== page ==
HAVANA, CUBA (CBSMiami) — Cuba has been closed off for so long, but little by little, it’s starting to open up.READ MORE: ‘This Is Not Acceptable’: North Miami Councilwoman Upset Over Images Of Border Patrol Agents With Whips Chasing Down Haitian Migrants
Technically speaking, tourists from the U.S. are not allowed in the island nation yet but they are coming from other places like Europe, hoping to see Havana before it changes too much.
One group CBS4’s Rick Folbaum spoke to were visiting from France.
“Enjoy concerts, traditional Havana concerts…amazing,” said the French tourist.
Folbaum asked, “You get the feeling that this might be sort of the end of Cuba as we know it?”READ MORE: Florida Revised COVID-19 School Rule Short Circuits Legal Challenge By Five School Districts
“Yea, yea definitely and it’s a good thing that the embassies are reopening on both sides of the U.S. and Cuba but I think that in a couple of years from now….the life in Cuba and Havana may change and the place that we all imagined, may disappear a bit,” said the French tourist.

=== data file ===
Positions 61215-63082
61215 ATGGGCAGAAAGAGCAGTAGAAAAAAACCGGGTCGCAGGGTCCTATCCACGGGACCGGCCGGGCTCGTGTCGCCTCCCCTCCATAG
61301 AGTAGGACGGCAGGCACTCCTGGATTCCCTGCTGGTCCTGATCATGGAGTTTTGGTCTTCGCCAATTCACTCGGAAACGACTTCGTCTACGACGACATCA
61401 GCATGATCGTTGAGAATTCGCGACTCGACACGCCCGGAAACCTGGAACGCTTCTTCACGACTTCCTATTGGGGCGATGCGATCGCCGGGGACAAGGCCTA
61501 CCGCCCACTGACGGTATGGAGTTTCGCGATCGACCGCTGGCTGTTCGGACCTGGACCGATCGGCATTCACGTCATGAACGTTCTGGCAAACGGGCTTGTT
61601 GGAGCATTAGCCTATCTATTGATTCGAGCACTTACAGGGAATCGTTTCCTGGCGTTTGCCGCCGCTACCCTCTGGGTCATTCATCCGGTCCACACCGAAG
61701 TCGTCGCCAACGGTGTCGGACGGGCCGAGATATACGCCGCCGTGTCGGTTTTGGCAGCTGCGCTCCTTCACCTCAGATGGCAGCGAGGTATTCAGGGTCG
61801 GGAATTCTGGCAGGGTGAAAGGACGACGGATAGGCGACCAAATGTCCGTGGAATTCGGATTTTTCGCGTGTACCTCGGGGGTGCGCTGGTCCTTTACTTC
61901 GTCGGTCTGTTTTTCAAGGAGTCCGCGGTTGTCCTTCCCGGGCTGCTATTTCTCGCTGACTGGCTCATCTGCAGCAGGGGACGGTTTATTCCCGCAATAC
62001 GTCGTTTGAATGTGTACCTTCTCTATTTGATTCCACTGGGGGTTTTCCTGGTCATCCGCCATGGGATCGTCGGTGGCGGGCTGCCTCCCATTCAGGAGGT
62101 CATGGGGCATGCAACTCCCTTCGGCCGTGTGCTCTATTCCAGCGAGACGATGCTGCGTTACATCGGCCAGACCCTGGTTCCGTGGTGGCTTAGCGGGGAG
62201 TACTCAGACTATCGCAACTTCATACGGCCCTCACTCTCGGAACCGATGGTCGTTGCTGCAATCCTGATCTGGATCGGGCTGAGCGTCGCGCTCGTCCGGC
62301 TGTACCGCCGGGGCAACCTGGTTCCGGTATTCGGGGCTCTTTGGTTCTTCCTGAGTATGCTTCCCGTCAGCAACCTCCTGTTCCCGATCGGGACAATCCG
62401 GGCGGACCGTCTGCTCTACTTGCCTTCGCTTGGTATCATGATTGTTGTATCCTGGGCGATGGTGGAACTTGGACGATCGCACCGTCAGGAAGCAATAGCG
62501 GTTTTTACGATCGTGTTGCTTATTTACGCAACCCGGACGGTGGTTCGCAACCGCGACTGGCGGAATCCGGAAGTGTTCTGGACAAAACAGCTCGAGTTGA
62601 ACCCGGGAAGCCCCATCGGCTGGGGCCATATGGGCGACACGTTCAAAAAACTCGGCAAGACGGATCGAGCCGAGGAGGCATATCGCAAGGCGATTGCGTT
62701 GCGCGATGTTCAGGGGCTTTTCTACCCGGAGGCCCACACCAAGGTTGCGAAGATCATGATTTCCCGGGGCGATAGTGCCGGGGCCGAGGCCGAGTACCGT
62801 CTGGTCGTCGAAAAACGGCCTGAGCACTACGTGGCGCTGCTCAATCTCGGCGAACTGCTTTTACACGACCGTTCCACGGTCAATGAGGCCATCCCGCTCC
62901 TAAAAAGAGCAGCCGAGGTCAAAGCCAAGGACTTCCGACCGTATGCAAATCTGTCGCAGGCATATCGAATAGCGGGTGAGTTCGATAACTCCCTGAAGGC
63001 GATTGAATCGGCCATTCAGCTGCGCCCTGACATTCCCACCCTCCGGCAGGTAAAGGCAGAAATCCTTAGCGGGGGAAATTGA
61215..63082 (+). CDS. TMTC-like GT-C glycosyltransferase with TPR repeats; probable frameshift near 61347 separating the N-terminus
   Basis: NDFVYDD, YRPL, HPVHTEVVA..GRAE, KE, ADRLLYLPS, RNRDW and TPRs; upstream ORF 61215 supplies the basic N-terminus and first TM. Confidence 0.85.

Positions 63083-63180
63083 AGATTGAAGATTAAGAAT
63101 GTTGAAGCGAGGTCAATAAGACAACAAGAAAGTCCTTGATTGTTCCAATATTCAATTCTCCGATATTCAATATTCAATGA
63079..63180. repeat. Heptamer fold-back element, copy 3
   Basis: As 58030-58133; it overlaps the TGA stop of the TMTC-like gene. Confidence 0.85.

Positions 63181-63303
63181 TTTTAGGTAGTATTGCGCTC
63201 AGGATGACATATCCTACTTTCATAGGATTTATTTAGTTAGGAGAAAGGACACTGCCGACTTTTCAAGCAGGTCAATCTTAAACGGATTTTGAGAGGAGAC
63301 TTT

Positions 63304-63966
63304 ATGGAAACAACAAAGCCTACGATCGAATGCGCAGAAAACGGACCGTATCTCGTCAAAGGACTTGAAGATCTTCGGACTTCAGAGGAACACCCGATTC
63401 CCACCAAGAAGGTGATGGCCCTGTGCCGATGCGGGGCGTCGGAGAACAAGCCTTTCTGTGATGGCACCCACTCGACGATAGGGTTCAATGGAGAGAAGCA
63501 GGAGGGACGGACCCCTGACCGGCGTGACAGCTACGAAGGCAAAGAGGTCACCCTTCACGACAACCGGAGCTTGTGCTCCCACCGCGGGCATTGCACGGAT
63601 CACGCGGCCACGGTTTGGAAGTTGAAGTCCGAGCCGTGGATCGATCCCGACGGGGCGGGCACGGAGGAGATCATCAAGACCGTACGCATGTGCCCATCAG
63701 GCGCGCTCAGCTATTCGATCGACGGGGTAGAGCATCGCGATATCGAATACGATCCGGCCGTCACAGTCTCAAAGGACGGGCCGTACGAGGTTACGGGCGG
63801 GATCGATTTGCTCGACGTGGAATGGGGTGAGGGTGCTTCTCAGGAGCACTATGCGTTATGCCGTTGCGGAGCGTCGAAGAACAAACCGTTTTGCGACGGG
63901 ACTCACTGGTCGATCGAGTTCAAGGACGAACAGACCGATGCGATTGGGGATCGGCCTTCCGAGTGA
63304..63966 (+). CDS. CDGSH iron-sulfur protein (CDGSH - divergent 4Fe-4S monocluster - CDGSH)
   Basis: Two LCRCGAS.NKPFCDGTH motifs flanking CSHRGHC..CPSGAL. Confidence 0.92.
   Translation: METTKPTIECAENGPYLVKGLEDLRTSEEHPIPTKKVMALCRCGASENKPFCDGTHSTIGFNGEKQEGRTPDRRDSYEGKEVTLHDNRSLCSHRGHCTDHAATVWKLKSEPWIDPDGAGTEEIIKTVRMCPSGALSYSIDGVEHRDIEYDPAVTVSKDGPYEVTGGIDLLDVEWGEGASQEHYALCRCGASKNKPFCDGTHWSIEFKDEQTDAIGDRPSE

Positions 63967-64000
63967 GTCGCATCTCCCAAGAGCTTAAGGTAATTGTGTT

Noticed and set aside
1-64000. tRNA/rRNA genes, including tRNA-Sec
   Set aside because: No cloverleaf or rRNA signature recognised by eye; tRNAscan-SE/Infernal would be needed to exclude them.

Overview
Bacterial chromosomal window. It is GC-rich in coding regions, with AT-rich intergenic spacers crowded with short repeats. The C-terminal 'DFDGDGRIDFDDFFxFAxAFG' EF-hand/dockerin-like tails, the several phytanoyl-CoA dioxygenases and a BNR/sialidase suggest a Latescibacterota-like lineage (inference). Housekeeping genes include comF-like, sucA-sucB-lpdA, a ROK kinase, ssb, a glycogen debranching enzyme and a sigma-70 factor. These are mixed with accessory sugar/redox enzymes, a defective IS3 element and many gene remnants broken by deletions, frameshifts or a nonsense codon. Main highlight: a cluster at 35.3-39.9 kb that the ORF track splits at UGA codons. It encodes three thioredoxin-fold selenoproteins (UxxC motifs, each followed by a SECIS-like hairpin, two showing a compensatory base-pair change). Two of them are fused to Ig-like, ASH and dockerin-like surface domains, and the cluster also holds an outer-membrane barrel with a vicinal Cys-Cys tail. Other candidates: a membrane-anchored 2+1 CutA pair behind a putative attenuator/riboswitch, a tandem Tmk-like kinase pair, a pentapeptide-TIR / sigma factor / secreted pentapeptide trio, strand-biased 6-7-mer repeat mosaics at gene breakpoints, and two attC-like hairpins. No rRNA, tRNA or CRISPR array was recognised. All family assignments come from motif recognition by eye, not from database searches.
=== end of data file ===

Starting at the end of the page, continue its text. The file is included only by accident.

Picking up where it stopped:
They are not alone. Tour buses are a common site on the streets of Havana and so are news crews from all over the world who are there to cover Friday’s embassy ceremony.
“All the people wait for this long time ago….It’s very exciting to be here and do this historic moment and I believe in two years you have a McDonald’s here,” said Denise, who works as a journalist for Eurovision America.
“I think that’s what everybody is afraid of,” responded Folbaum.
CBS4’s Rick Folbaum is in Cuba and will also be covering the ceremony on Friday.MORE NEWS: Texas-Style Abortion Bill Filed In Florida
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